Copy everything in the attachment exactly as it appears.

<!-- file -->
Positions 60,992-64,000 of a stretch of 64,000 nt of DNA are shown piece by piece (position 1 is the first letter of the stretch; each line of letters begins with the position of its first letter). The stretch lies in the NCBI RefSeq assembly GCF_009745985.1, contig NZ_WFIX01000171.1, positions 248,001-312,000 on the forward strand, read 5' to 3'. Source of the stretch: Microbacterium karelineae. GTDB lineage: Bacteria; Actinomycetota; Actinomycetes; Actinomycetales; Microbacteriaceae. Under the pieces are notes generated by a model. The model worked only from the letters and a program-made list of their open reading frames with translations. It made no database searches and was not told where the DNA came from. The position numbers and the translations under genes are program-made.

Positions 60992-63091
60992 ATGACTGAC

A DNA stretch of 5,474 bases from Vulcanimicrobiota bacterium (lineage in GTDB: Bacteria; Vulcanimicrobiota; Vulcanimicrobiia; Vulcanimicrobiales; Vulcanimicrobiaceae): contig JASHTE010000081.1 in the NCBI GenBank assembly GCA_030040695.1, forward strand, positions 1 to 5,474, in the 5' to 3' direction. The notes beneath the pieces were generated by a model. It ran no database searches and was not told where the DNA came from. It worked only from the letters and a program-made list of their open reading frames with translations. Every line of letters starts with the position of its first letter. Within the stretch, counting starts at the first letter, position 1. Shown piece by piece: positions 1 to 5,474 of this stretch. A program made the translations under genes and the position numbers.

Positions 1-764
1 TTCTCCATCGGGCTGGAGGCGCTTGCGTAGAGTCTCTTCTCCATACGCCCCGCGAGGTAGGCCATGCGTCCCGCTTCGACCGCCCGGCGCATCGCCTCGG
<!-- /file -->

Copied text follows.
Positions 60,992-64,000 of a stretch of 64,000 nt of DNA are shown piece by piece (position 1 is the first letter of the stretch; each line of letters begins with the position of its first letter). The stretch lies in the NCBI RefSeq assembly GCF_009745985.1, contig NZ_WFIX01000171.1, positions 248,001-312,000 on the forward strand, read 5' to 3'. Source of the stretch: Microbacterium karelineae. GTDB lineage: Bacteria; Actinomycetota; Actinomycetes; Actinomycetales; Microbacteriaceae. Under the pieces are notes generated by a model. The model worked only from the letters and a program-made list of their open reading frames with translations. It made no database searches and was not told where the DNA came from. The position numbers and the translations under genes are program-made.

Positions 60992-63091
60992 ATGACTGAC

A DNA stretch of 5,474 bases from Vulcanimicrobiota bacterium (lineage in GTDB: Bacteria; Vulcanimicrobiota; Vulcanimicrobiia; Vulcanimicrobiales; Vulcanimicrobiaceae): contig JASHTE010000081.1 in the NCBI GenBank assembly GCA_030040695.1, forward strand, positions 1 to 5,474, in the 5' to 3' direction. The notes beneath the pieces were generated by a model. It ran no database searches and was not told where the DNA came from. It worked only from the letters and a program-made list of their open reading frames with translations. Every line of letters starts with the position of its first letter. Within the stretch, counting starts at the first letter, position 1. Shown piece by piece: positions 1 to 5,474 of this stretch. A program made the translations under genes and the position numbers.

Positions 1-764
1 TTCTCCATCGGGCTGGAGGCGCTTGCGTAGAGTCTCTTCTCCATACGCCCCGCGAGGTAGGCCATGCGTCCCGCTTCGACCGCCCGGCGCATCGCCTCGG